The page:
Monday, April 21, 2008

Manhunt (1972)

The Action Mutant…
knows it’s hard out there for a pimp.

Manhunt (1972)

review by Joe Burrows

Recent news: Apparently, if you want to fuck with the Olympic torch relay to Beijing, you have to go through Jackie Chan! As mentioned in this article and many others, Chan has gone on record in saying that he will intercept any publicity seekers that are out to interfere with the relay, which has already been beset by many bad incidents. Now, I won’t get into the politics of the matter (short story: protestors hate that China has the 2008 Olympics due to their stance on human rights, or lack thereof) but I think this is pretty kickass. Imagine it: an Action hero acting as such in real life. These types of instances have been few and far between since the renegade days of old H-Wood, where Steve McQueen saved Robert Blake from a ravenous mob by scaring them off with a shotgun or actors leaving to fight in WWII against the Kaiser Permanente. One can only wonder how the world of today would be different if more points of initiative were taken at key points of history. If only Bronson was alive in Ford’s Theater to take out John Wilkes Booth or someone went to ABC Headquarters and stopped them from cancelling Clerks: The Animated Series. Sorry, I just feel really strongly about that show. I mean c-mon…two episodes?

The Plot, as it was:
Mario Adorf portrays Luca Canali, a small time Milan pimp that gets caught up in quite the quandary. Luca is framed for stealing a shipment of heroin headed to New York and now everyone wants him dead for it. Not only is the local Don Vito Tresoldi (Adolfo Celi) out for Luca’s head but so are two American hitmen (Henry Silva and Woody Strode). Unknowing of the reasons for his pursuit and being pushed too far to the limit, Luca fights back and goes for vengeance of his own.

Don’t shoot me…I’m only the reviewer!:
Oddly enough, when it comes to portrayals of the Italian mafia, very rarely do the mainstream portrayals come from the country itself. The Italian crime dramas of the 70s were more of the exploitive, Grindhouse type fare and although there’s a fair amount gratuitousness in Manhunt (aka La Mala ordina), I can’t imagine that there are many better than it in its genre. The film has a visceral grip on its audience from the very beginning and doesn’t let go through its 93 minute run time. Adorf, a character actor with a most esteemed career in Europe, has a grand presence and is easily the best thing here. His character may have a questionable profession but you can’t help but to like the guy, as he first comes off as a feckless, grinning goofball that cares for his estranged wife and kid. However, he becomes more driven and Adorf’s emotions are squarely on display in this metamorphosis. There is nothing fancy about the action, either: just full on and brutal with no compromise. The car chase during the film’s midsection (seemingly a prerequisite for a 70s Action/thriller) contains equal amounts of emotion and action and is the film’s highlight. Everything else is more uniform, from the plot to the dialogue to the lack of personality in the female characters (I mean, they’re whores, escorts or dancers here so there isn’t much range). Silva and Strode make the most of their performances with their presences and playing off of each others differences (Silva’s the talky lothario, while Strode is the sullen, consummate pro that will bail him out for the sake of business). All in all, the pros weigh out the cons in Manhunt and the ending makes for an exhausting conclusion to a sleazy, fun ride with a surprising heart to it.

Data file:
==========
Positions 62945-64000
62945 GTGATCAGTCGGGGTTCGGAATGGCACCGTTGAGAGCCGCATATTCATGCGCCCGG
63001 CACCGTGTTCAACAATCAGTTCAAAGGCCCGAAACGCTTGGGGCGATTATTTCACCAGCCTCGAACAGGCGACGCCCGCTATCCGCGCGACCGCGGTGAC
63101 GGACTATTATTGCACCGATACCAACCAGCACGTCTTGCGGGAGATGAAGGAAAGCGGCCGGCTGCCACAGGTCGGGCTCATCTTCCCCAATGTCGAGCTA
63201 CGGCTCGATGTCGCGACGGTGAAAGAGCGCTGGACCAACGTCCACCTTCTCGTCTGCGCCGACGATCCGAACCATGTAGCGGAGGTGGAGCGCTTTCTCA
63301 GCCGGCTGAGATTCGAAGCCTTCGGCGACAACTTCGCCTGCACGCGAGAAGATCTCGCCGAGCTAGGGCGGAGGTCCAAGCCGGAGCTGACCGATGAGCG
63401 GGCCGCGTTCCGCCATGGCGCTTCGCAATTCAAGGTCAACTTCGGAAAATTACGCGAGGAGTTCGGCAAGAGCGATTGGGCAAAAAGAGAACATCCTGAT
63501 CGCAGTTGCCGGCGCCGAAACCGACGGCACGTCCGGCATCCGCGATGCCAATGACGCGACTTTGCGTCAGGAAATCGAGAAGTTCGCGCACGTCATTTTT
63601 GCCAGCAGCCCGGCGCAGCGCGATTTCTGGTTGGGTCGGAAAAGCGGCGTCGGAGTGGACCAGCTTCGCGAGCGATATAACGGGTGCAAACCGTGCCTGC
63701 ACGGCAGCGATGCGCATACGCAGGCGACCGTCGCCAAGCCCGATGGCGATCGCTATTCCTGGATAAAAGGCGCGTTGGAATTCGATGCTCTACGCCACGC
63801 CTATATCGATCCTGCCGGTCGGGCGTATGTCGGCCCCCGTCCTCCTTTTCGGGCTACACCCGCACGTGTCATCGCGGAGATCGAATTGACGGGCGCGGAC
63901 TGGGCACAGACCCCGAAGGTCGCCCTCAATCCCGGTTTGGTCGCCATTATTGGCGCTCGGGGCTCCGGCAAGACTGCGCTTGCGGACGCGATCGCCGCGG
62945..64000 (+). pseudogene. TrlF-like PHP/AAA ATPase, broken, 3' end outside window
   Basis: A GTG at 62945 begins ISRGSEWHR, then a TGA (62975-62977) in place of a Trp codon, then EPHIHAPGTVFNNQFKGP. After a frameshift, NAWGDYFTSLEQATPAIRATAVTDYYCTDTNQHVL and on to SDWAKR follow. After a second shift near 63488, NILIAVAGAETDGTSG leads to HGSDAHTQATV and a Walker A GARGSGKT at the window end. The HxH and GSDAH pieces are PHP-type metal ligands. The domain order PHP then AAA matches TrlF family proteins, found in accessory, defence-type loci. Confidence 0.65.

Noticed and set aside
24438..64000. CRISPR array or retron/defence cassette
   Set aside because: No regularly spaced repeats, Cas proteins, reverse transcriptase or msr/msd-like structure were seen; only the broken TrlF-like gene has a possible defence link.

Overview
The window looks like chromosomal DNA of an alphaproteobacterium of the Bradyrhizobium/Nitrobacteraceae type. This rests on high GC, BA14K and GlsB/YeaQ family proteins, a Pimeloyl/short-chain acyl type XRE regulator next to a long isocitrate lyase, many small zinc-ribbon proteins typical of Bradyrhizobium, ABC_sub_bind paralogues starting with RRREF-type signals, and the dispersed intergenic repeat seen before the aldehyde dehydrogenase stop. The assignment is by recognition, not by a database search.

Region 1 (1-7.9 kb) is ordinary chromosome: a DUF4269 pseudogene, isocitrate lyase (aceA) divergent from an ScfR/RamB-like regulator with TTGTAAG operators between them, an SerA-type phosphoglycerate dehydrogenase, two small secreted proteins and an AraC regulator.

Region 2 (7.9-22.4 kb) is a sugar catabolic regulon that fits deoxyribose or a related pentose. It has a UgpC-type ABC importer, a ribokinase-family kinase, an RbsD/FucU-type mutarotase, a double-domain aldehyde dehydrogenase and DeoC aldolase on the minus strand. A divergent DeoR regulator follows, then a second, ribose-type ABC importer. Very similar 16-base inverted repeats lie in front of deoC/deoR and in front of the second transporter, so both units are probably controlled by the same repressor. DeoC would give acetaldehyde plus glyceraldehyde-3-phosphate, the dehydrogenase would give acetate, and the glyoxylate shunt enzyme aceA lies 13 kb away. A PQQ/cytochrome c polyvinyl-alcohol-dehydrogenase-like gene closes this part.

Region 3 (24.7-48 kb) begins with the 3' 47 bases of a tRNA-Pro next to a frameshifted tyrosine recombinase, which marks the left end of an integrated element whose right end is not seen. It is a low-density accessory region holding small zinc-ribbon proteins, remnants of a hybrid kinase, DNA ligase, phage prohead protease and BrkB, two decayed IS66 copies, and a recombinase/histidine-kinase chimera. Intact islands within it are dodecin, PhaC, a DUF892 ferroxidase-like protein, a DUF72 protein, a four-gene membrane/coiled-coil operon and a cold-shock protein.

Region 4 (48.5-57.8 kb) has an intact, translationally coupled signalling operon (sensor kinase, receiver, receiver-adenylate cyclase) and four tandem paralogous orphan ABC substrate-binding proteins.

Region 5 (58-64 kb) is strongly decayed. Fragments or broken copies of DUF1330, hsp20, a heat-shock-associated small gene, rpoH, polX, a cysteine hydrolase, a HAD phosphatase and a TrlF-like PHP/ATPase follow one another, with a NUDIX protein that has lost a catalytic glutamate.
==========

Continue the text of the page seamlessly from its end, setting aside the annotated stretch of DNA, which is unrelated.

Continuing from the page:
Character/Supporting Actor Sighting!:
- Ulli Lommel (who, judging by IMDB ratings, may be the most reviled German director next to Uwe Boll…or Leni Riefenstahl) is a dancer in the club.

Body Count/Violence: 19. Though it doesn’t pile on the corpses like its contemporaries, Manhunt is vicious as the title indicates. There are some shootouts as well as plenty of brawls, car rundowns, cars being dropped onto people, windshield shattering and someone getting a spike in the throat. Along with the aforementioned car chase, there’s also a fair amount of pimp slaps (which is expected, given Luca’s calling in life).

Sexuality/Nudity: There’s tits as far as the eye can see in this film, whether they’re of the dance club or bedroom variety. There are various scenes of the topless variety, with at least one instance of full frontal female nudity taking stage.

Language/Dialogue: Briefly strong at times but not often.

How bad was it?:
As far as Italian made crime dramas go, this gets about the highest of praise in all of the reviews I’ve seen for it. Most of the praise goes to Fernando Di Leo’s direction and Adorf’s performance, as it should.

Did it make the studio’s day?:
Being filmed on location in Milan, Manhunt was produced by Cineproduzioni Daunia 70 (among others) and released in Italy on 9/1/72. It was distributed by American International in the U.S. in a dubbed version and released on Halloween of 1973. Look for it on DVD or video under many titles such as Manhunt, Hitmen, Manhunt in the City, The Italian Connection and most odd, Black Kingpin (?).

Film: ***1/2/*****
Entertainment value: ****/*****

Copyright 2008 The Action Mutant.

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